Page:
The second half of 1 Samuel is taken up with the introduction of David as that man after God’s own heart, who is eventually taken into Saul’s service, but then is seen as a threat by Saul who at least twice tries to kill him. So has to flee and spends the rest of the book on the run. It is only when, at the end of 1 Samuel, Saul is killed in battle, that David becomes king. In 2 Samuel we see his rise and his reign .The significance of David’s rule is not really seen until later when we find the following spoken in respect of Abijah the second king of the southern two tribes but really saying much about David: “He committed all the sins his father had done before him; his heart was not fully devoted to the LORD his God, as the heart of David his forefather had been. Nevertheless, for David’s sake the LORD his God gave him a lamp in Jerusalem by raising up a son to succeed him and by making Jerusalem strong. For David had done what was right in the eyes of the LORD and had not failed to keep any of the LORD’s commands all the days of his life–except in the case of Uriah the Hittite. (1 Kings 15:3-5)
When David dies Solomon, one of his sons, takes over the reign of the country and is promised divine wisdom to rule his country (1 Kings 3:5-14). He starts out very well and becomes the richest and most powerful king in the world. Israel prospers. However, tragically we read, “King Solomon, however, loved many foreign women besides Pharaoh’s daughter–Moabites, Ammonites, Edomites, Sidonians and Hittites. They were from nations about which the LORD had told the Israelites, “ You must not intermarry with them, because they will surely turn your hearts after their gods.” Nevertheless, Solomon held fast to them in love. He had seven hundred wives of royal birth and three hundred concubines, and his wives led him astray . As Solomon grew old, his wives turned his heart after other gods , and his heart was not fully devoted to the LORD his God , as the heart of David his father had been. He followed Ashtoreth the goddess of the Sidonians, and Molech the detestable god of the Ammonites. So Solomon did evil in the eyes of the LORD; he did not follow the LORD completely, as David his father had done. (1 Kings 11:1-6)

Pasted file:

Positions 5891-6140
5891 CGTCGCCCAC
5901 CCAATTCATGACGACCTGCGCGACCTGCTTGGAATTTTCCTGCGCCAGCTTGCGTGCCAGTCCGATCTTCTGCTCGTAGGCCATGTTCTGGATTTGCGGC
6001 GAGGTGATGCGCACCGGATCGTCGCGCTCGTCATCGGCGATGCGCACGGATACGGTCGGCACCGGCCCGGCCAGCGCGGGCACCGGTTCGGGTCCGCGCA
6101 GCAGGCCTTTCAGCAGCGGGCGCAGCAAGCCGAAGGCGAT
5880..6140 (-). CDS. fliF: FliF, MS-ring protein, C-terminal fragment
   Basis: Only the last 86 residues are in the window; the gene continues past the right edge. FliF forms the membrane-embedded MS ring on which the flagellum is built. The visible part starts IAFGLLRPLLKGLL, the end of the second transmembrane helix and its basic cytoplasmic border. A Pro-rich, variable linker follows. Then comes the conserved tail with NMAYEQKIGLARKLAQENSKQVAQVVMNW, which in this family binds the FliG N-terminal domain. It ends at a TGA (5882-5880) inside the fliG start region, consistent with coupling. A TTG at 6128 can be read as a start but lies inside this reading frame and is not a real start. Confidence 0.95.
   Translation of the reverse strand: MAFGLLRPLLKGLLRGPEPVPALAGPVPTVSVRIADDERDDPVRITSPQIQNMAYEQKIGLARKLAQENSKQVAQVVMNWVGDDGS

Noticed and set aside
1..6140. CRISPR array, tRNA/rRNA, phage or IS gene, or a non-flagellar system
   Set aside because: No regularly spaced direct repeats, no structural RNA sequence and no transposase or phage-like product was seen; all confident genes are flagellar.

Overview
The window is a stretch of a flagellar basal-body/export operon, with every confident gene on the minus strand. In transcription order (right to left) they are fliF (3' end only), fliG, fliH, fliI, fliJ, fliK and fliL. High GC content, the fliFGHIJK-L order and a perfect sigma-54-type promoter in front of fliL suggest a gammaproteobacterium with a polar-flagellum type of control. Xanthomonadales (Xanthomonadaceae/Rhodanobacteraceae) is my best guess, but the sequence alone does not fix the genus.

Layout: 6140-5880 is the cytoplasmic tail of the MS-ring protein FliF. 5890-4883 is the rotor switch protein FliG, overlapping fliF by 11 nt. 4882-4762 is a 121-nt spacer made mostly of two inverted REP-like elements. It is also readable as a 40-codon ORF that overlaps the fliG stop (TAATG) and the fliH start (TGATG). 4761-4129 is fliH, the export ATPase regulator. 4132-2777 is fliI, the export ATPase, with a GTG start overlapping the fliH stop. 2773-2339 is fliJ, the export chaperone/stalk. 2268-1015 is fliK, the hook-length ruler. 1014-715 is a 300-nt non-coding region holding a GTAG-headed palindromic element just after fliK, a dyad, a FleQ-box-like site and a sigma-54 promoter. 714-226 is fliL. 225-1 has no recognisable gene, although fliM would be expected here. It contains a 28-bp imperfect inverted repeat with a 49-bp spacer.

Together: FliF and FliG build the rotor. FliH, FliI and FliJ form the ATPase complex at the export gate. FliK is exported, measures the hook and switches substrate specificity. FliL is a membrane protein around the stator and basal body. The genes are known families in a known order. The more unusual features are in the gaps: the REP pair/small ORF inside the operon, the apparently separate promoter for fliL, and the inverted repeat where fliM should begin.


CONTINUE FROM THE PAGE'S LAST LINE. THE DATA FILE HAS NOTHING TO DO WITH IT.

The Lord’s response is strong: “The LORD became angry with Solomon because his heart had turned away from the LORD, the God of Israel , who had appeared to him twice. Although he had forbidden Solomon to follow other gods, Solomon did not keep the LORD’s command. So the LORD said to Solomon, “Since this is your attitude and you have not kept my covenant and my decrees, which I commanded you, I will most certainly tear the kingdom away from you and give it to one of your subordinates. Nevertheless, for the sake of David your father, I will not do it during your lifetime. I will tear it out of the hand of your son. Yet I will not tear the whole kingdom from him, but will give him one tribe,” (1 Kings 11:9-13) and that was the end of the single kingdom of Israel. In the next study we will see the divided kingdom. It has been a tumultuous period, this time of the reign of the judges giving way to the reign of the kings.